Tillandsia, commonly known as air plants, are fascinating plants that are among the easiest indoor foliage to grow. But don’t be misled by the name, they do require more care than just air, especially if you’re looking for blooms!
Air plants should receive bright, indirect sunlight or be placed under fluorescent home/office lighting. Periods of direct sunlight during the day are just fine but more than a few hours of hot sun will quickly sap the moisture from your plants. If your plant will be in a spot with some pretty direct light, you may end up misting them more often to keep them hydrated. Remember, south-facing and west-facing windows have the hottest sun, while east-facing windows have cool morning sun and north-facing windows have indirect light.
As mentioned, air plants live in the air, but absolutely need to be watered. Being epiphytes (plants that grow on trees or rock), they don’t wanted to be potted in soil where they’ll rot. While the plants can survive drought, they will not grow or thrive and will eventually die if water is too scarce. Your watering regimen should have two parts:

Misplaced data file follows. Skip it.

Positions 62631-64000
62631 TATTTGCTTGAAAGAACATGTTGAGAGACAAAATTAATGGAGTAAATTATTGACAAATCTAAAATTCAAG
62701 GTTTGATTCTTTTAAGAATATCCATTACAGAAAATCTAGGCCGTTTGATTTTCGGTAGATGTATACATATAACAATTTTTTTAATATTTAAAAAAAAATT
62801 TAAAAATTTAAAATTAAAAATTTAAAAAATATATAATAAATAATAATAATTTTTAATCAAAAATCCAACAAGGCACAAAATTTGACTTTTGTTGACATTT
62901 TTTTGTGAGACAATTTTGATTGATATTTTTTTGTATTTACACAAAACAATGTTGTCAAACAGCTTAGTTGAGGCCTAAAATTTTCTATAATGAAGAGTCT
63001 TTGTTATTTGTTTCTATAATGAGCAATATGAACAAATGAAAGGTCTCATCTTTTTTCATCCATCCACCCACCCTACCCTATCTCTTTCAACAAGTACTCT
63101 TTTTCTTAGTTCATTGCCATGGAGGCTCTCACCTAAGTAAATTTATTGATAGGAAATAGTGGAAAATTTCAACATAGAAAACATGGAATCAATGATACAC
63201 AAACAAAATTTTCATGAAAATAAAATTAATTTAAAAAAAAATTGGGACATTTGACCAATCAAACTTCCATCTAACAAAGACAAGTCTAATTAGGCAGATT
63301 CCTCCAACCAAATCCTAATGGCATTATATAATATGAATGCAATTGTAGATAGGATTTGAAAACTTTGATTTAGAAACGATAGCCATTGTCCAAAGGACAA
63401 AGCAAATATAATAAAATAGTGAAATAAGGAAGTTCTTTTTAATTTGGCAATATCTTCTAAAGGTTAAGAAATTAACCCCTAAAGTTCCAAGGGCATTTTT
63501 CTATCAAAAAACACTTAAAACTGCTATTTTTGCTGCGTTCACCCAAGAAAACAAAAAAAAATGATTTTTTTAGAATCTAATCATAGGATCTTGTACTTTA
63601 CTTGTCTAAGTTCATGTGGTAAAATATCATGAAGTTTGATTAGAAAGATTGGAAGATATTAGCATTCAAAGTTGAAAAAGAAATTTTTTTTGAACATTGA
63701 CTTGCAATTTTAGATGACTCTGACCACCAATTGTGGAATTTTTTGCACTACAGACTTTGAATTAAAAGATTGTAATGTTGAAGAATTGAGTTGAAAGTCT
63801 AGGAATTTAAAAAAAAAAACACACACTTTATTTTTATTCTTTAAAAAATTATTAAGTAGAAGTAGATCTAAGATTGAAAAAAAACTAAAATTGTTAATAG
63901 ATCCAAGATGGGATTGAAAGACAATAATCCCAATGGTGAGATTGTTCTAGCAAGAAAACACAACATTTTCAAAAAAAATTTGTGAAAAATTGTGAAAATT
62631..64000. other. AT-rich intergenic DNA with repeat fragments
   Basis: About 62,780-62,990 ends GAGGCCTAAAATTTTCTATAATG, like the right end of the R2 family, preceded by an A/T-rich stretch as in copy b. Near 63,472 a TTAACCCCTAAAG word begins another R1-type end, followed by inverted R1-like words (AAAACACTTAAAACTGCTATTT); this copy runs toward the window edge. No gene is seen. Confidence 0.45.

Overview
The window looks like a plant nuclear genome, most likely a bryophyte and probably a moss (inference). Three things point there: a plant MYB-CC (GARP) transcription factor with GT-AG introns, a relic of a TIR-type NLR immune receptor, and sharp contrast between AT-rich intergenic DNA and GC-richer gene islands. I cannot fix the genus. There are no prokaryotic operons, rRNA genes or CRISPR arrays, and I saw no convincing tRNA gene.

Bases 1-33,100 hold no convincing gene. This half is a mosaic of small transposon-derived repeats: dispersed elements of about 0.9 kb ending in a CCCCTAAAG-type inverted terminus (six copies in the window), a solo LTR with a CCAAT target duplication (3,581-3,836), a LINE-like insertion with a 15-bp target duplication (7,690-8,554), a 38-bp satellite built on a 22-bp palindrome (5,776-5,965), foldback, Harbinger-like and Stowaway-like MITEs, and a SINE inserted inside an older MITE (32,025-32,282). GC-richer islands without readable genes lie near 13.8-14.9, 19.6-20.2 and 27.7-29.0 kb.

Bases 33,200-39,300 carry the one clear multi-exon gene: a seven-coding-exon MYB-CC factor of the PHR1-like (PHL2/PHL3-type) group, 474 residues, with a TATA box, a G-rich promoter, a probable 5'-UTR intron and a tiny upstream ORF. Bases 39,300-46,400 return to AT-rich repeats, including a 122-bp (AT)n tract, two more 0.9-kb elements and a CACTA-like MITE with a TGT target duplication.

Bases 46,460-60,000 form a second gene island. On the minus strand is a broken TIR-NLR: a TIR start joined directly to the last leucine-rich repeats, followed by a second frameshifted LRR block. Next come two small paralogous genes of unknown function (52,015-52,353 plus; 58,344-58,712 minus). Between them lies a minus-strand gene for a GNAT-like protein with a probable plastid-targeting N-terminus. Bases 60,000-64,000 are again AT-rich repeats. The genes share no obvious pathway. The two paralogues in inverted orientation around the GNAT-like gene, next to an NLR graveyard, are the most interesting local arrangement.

- Misting– You can create a humid micro-climate for them every couple days by enthusiastically misting the air above and around them. Try to give them a “peripheral” mist rather than a head-on drench. Water sitting on leaves can cause spotting or rot. If you have an abundance of sun or if your plants are near a heating vent, you may find you need to mist more often.
- Soaking– As a main method of watering your plants, let them soak in a bath of room temperature water for 20-30 minutes. You can use a bowl, the sink or even the bathtub if you need more space. After their bath, gently shake the plants upside down to remove excess water from the base and the leaves. Place them out to dry in an area with enough air circulation to dry them within around four hours. Once dry, you can reinstall them in their display. Water this way once a week. You’ll begin to notice that after watering, the leaves will feel plumper and be darker in color than when they were needing water.